For Obama, bipartisanship means good-faith outreach to the other party, a genuine consideration of their ideas, and incorporation of those ideas that both parties agree on. But the starting point is what Democrats want. Republicans’ definition of bipartisanship is starting at zero and building from there. In other words, the two parties begin on equal footing.
Christopher Beam in Slate
oxymoron (oxy-MOR-on), the contradiction in terms. From the Greek, meaning “sharp dullness.”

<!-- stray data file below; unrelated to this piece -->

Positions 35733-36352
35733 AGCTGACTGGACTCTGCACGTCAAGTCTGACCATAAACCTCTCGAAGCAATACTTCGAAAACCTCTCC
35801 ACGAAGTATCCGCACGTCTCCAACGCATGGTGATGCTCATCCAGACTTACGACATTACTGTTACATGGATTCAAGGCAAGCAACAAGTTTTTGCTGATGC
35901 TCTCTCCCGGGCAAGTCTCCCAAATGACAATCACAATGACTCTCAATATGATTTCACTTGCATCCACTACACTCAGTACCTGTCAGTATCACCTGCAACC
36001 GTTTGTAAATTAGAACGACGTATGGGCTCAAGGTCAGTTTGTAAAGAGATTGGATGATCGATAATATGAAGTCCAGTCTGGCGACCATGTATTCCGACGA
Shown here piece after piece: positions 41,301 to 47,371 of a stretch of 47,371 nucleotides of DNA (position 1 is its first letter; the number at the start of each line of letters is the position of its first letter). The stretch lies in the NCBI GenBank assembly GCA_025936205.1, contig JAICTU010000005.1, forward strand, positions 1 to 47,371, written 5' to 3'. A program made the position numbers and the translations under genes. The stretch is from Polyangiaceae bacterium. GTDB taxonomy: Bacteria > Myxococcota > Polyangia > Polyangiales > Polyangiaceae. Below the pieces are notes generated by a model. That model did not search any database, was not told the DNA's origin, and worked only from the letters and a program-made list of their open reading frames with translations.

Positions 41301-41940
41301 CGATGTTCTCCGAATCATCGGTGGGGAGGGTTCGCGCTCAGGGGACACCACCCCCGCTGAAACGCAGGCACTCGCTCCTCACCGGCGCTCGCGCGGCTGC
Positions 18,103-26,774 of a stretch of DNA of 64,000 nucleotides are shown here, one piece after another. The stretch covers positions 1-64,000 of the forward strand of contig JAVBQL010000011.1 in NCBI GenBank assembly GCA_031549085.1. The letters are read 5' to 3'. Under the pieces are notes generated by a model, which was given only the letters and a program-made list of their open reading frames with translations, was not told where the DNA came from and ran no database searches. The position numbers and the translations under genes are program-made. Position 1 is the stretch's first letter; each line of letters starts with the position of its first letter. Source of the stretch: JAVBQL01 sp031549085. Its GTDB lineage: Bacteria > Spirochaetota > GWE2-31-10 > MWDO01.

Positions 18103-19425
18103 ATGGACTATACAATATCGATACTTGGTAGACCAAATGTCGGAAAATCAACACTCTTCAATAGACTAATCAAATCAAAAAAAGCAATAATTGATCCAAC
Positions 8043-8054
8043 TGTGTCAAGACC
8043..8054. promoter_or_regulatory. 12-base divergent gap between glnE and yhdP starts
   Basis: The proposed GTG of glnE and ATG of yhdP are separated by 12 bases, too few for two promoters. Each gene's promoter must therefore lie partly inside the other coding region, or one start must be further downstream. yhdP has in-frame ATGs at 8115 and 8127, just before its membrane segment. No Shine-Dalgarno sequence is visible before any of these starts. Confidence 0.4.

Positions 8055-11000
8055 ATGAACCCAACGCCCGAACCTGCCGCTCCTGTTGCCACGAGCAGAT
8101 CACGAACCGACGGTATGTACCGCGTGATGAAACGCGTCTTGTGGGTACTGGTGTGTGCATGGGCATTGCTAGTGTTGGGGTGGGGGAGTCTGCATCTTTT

The ancients Greeks, those witty chaps, made their term for an oxymoron … an oxymoron! (By “sharp dullness” they meant “cleverly stupid,” not “old knife that can give you tetanus.”)
“Bipartisanship” is sharply dull, all right. Let’s take it apart.
In a democracy, “partisanship means “along party lines.” As in, “I’m voting for this even though it doesn’t make any sense, simply because I’m a (circle one) [Democrat] [Republican].”
“Bi,” when not used by adolescent males, means “two.”
Put them together and the meaning becomes, “People who detest each other singing ‘Kumbaya’ for the cameras.” When people go beyond party lines and actually accomplish something—Figaro is old enough to remember when that actually happened in Washington—the effort is not bipartisan but nonpartisan.
Meaning: Abstinence from party. Not some bi fantasy.